Saturday, November 05, 2005


The Alito nomination has been done to death in the blogsphere, but I can't help jumping on the band wagon.

At Bitch PhD, Alito's record is delineated for anyone who doesn't know what this man's appointment means to women.

1. He opposed Americans' ability to sue state employers for violating the Family & Medical Leave Act. Work for state government? Tough shit, no unpaid leave for you if you have a baby or your husband gets cancer.

2. He argued that Congress couldn't restrict concealed weapons in school zones. That's right; your kids' right to be safe from gunplay in the schoolyard is less important than the right of 12th graders to carry concealed firearms into school. He also argued that Congress doesn't have the right to regulate ownership of machine guns under the Interstate Commerce Act; apparently he believes that machine guns don't cross borders, people carrying machine guns cross borders.

3. He also struck down a law prohibiting alcohol advertisements in student newspapers; made it harder for students to have their student loans forgiven if they filed for bankruptcy; and struck down a school board policy that allowed race to be used as a consideration in decisions about laying off employees--that is, the policy gave preferential treatment to minorities on the grounds that students of color needed role models. (Sorry, link is from the Chronicle of Higher Ed., you'll need a password.)

4. As everyone and their 10-year old knows by now, he wrote a dissent arguing that it's perfect constitutional to strip search a 10-year old girl if you have a search warrant for an adult man.

5. He reversed a decision that found that a school regulation against “verbal or physical conduct based on one's actual or perceived race, religion, color, national origin, gender, sexual orientation, disability, or other personal characteristics, and which has the purpose or effect of substantially interfering with a student's educational performance or creating an intimidating, hostile or offensive environment" was constitutional. That is, schools can't have a rule prohibiting students from calling each other "fag," "cunt," "dirty Jew," "gook," and so forth to such a degree that the bullied kid is afraid to go to school.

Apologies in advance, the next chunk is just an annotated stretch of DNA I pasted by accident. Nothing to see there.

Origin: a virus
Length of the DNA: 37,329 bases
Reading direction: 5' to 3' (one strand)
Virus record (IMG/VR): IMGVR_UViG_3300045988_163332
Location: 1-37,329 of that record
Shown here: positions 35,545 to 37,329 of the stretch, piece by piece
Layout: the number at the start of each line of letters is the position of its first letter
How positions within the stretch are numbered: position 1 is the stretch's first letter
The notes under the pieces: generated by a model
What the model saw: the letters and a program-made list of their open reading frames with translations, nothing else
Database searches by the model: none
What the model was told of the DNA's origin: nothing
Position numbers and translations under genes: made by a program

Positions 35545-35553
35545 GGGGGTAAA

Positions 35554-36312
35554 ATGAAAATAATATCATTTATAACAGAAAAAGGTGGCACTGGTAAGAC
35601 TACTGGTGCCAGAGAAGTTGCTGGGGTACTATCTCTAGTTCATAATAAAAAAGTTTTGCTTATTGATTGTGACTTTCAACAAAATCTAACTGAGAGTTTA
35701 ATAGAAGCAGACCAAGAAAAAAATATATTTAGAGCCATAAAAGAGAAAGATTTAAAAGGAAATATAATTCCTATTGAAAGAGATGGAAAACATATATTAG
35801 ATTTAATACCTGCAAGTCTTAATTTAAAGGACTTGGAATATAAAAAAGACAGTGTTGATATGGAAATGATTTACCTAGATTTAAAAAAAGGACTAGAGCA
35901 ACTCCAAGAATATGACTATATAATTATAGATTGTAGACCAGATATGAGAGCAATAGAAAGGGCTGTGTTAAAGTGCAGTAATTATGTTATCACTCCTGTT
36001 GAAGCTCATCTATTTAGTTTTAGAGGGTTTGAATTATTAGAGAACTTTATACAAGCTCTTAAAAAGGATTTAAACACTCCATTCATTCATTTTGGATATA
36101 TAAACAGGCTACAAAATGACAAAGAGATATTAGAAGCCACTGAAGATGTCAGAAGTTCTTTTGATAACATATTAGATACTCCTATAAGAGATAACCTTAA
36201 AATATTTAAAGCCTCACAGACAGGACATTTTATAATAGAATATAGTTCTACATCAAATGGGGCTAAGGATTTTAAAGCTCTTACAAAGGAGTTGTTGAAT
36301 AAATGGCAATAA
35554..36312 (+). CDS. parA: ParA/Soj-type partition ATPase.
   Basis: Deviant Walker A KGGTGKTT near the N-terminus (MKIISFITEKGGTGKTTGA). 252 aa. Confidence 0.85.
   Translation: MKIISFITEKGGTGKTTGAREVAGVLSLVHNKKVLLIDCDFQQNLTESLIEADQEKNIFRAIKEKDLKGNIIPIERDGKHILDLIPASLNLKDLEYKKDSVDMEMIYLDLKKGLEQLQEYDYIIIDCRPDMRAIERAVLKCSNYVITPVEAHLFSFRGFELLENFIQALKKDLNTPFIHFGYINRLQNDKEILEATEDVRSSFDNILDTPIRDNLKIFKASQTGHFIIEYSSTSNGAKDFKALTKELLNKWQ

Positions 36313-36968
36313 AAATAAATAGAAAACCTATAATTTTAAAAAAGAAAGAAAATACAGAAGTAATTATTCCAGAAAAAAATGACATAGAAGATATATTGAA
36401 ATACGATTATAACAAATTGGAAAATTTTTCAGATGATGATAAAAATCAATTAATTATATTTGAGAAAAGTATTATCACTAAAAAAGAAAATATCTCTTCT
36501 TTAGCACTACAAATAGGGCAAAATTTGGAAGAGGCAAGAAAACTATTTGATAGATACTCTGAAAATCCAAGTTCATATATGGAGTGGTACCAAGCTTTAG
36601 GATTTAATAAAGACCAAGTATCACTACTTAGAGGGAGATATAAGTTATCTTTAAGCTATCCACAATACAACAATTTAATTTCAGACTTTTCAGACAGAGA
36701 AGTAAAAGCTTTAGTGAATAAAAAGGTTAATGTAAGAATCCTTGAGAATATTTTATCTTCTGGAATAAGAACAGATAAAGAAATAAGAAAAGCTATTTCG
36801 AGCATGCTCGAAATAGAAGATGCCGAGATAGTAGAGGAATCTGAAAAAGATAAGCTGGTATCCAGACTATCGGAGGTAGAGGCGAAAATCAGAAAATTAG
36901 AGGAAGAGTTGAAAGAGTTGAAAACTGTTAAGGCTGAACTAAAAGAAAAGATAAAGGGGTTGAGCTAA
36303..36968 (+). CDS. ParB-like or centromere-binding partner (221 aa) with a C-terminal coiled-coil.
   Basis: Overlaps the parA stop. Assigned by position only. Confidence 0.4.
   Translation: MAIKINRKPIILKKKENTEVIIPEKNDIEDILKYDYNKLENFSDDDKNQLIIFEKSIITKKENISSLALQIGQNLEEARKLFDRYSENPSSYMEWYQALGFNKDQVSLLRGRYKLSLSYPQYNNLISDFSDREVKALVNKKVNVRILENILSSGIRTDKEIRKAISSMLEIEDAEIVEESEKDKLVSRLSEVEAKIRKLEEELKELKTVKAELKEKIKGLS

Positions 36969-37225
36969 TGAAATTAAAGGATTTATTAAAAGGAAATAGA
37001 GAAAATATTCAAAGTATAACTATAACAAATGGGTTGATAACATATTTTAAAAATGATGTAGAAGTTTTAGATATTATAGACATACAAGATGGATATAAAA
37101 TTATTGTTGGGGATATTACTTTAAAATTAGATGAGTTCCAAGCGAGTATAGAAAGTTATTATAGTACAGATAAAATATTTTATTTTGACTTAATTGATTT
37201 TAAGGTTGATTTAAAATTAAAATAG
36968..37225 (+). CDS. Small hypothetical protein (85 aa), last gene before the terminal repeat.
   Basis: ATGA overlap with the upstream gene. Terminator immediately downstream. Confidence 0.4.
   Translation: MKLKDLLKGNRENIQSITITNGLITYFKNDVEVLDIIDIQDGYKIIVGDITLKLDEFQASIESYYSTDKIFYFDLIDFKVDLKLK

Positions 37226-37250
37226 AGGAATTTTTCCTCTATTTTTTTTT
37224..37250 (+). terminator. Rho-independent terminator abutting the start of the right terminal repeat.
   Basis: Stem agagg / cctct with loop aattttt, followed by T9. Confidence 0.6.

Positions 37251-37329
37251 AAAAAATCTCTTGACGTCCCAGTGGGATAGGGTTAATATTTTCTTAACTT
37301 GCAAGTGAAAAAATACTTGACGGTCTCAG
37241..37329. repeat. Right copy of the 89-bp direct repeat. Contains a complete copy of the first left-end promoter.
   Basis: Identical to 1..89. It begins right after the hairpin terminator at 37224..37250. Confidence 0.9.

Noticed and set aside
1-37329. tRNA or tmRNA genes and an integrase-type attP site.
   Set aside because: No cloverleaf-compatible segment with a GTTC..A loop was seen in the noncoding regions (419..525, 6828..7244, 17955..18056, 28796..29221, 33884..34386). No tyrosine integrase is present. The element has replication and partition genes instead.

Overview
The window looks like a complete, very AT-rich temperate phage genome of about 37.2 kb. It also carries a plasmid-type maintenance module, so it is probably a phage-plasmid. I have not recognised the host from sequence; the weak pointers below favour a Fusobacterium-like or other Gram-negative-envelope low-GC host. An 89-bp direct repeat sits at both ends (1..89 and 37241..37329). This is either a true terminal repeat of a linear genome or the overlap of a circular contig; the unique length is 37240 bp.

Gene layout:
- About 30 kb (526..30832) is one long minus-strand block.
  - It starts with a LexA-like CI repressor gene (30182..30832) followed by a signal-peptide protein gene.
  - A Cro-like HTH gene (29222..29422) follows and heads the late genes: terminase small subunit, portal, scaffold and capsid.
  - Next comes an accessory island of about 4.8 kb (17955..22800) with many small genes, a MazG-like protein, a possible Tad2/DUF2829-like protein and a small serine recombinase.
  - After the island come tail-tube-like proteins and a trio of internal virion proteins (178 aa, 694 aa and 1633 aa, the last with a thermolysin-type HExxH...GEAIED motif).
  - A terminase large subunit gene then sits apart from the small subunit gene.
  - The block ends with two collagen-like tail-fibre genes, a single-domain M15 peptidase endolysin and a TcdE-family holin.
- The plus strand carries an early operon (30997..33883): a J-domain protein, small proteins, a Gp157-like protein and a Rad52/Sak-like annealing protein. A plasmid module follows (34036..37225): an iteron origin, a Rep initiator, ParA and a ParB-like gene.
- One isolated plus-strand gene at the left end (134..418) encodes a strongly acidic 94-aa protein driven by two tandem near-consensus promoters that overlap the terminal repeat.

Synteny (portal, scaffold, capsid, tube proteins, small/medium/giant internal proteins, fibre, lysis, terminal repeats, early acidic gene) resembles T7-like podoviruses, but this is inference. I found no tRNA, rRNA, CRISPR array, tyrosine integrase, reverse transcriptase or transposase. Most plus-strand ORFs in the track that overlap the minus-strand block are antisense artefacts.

6. He argued that it's perfectly constitutional for racists to discriminate if, in keeping with their racist beliefs, they think that the "best" candidate for a job is, by definition, a white candidate.

7. He dissented from majority in two cases concerning immigrant rights, offering extremist arguments that ignored substantial precedent:
in Dia v. Ashcroft, 353 F.3d 228 (3d Cir. 2003), he dissented from a ruling that an immigration judge should reconsider an immigrant's claim that he would be persecuted if returned to his home country; the majority specifically noted that Alito's dissent would effectively eliminate the requirement of substantial evidence in such cases in a way that "guts the statutory standard" and "ignores our precedent." Id. at 251 n.22. In Ki Se Lee v. Ashcroft, 368 F.3d 218 (3d Cir.2004), he argued in dissent that an immigrant's filing of a false tax return should be considered an aggravated felony requiring removal, which the majority explained was simply "speculation" and contradicted "well-recognized rules of statutory construction."

8. Apparently, he's crap on criminal justice: according to the Washington Post,
A number of Alito's dissents involve criminal defendants. When a majority of the court found a violation of the right to a speedy trial, he dissented. So, too, when the majority ruled that a district court had the authority to reduce a convict's sentence under the sentencing guidelines. So, too, when the majority ruled that habeas corpus relief was constitutionally required when the state had not met its burden of proving the defendant's specific intent beyond a reasonable doubt.

9. He agreed, reluctantly, that a lawsuit for wrongful death in the case of a stillbirth should be dismissed, since New Jersey law prohibited such suits; but in so doing, he noted that the fact that case law distinguished a "fetus" from a "person" was "unfortunate."

10. Which leads to the biggie: Planned Parenthood v. Casey. Alito argued that requiring women to tell their husbands before they could have abortions did not constitute an "undue burden." Scott Lemieux has an excellent discussion of Alito's argument, which I won't bother to reproduce here--read what Scott wrote. Now, y'all know that the SCOTUS is due to hear an important case about abortion pretty soon: New Hampshire's parental notification law. At stake is whether or not the law, which does not have an exception to protect the health of a minor if it is threatened by the pregnancy. O'Connor was the swing vote in striking down a Nebraska law against third-trimester abortions on the same grounds, the lack of exception for the health of the mother; if Alito replaces her, it is very possible he will go the other way.

This guy is scary. I mean really scary.

Sorry, the links from Bitch PhD's blog didn't copy. You'll have to here to get to them.

1 comment:

Biting Beaver said...

*grin* THERE you are! I had your blog saved to my favorites and didn't realize it saved an archived post, therefore, everytime I clicked on the link I was brought back to a post in October.

You're right about Alito, he's just about as scary as they come. This man will be the death and dismemberment of Roe as well as other things. *sigh*